“There’s been some extraordinarily compelling, preclinical work that has demonstrated that CBD is incredibly effective at helping to limit the extent of brain injury, which is really very intriguing and promising,” Gruber told Yahoo Global News.
Monroe has teamed up with a nonprofit medical marijuana advocacy group in Colorado, Realm of Caring, to fund two research studies looking into the effects marijuana usage has on the health of former and current players.
“In thinking about the benefits that will come from spreading the awareness and the knowledge about this substance, I think greatly outweighs any backlash or ramifications that might come about it,” Morgan told Yahoo Global News. “It’s about not only us, but former players, future players and more so society as a whole.”
Congress’ “top legal pot advocate,” dubbed by Rolling Stone, is working with the most vocal opponent of marijuana in Congress to lead a bill that would significantly overhaul the federal marijuana policy currently in effect.
The goal of the act is to make it easier for scientists to conduct research into the various medical uses of marijuana. At the moment there are several hurdles making it difficult for researchers to gain access to marijuana and subsequently use it in clinical trials. In addition to that, approval from the Drug Enforcement Agency (DEA), the Food and Drug Administration (FDA) and sometimes even the National Institutes on Health (NIH) is needed.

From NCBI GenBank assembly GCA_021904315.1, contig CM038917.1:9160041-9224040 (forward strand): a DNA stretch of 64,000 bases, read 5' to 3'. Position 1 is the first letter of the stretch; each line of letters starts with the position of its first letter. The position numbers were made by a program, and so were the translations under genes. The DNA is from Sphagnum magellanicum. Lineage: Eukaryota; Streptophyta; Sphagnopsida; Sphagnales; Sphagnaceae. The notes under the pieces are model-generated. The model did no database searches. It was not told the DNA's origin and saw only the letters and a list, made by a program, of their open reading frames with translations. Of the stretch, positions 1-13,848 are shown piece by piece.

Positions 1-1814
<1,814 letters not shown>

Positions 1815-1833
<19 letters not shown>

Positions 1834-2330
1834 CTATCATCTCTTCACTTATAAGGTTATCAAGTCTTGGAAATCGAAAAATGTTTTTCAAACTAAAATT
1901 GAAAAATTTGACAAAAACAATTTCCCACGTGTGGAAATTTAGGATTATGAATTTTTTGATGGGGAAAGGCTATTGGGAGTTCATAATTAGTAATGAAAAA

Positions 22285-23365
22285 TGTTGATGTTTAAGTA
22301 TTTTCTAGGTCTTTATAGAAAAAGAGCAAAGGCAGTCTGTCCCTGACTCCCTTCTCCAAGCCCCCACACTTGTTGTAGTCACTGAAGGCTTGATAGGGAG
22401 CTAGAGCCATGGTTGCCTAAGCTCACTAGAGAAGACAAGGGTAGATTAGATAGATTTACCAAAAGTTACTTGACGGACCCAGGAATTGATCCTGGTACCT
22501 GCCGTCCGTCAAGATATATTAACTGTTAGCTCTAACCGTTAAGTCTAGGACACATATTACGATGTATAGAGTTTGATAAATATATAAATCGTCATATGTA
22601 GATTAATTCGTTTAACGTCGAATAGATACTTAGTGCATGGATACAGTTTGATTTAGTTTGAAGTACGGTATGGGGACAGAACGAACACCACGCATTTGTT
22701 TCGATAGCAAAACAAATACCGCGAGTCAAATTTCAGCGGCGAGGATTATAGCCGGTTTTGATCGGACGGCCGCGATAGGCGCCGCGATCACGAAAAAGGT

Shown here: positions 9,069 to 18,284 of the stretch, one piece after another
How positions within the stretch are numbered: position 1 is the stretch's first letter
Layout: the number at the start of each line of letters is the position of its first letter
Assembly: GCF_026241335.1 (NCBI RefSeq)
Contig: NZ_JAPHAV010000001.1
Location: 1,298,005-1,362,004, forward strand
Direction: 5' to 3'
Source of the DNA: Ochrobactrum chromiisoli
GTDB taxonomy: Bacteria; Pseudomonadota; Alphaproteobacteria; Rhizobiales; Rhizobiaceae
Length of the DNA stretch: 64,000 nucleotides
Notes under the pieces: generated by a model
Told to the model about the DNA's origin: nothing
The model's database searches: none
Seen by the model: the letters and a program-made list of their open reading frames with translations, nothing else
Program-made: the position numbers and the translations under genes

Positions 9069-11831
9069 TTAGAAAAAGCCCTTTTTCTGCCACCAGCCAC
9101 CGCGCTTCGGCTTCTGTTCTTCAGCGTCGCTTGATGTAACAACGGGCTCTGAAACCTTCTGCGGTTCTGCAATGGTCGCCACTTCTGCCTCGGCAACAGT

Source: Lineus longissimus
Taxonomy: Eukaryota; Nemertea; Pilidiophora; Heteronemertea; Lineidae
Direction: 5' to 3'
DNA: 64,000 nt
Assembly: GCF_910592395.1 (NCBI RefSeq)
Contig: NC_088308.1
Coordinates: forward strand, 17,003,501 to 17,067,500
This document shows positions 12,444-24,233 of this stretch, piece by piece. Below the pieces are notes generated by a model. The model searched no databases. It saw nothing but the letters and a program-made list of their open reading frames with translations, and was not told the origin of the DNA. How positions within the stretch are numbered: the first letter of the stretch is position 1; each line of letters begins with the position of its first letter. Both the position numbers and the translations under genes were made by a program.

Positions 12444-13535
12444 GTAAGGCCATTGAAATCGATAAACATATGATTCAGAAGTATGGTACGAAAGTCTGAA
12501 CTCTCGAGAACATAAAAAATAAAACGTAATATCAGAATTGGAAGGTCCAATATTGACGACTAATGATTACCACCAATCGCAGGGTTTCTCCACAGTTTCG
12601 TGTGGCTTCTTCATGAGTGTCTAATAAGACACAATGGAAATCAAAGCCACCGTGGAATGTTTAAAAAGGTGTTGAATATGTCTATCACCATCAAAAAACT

“This bill is about helping people,” Rep. Sam Farr, a Democrat from California who is part of the group introducing the bill alongside Blumenauer, Harris and Rep. H. Morgan Griffith (R – Va.), said in a press release. “As more states pass their own medical marijuana laws, it’s time for Congress to reexamine federal policy. This bill does just that by supporting research so policy decisions about the role of medical marijuana are based on science and facts instead of rhetoric.”
Harris, who is a doctor, has a long history of opposing marijuana including vehemently debating against its medicinal use on the House of Representatives floor on May 29, 2014. When the District of Columbia legalized the use of marijuana on private property, among other things, Harris came out and said he thought D.C. “made a bad decision about its own rule” and hoped they may revisit the ruling a few years down the road.
Now, he’s advocating for the passing of the bill because several researchers have told him they can’t do their jobs due to federal restrictions. When scientists wanting to initially conduct research into using marijuana to treat post-traumatic stress disorder in veterans, it took them seven years to get full approval from the federal government. Currently, the only marijuana available for use in legal clinical research comes from the University of Mississippi due to a contract the school has with the National Institute of Drug Abuse.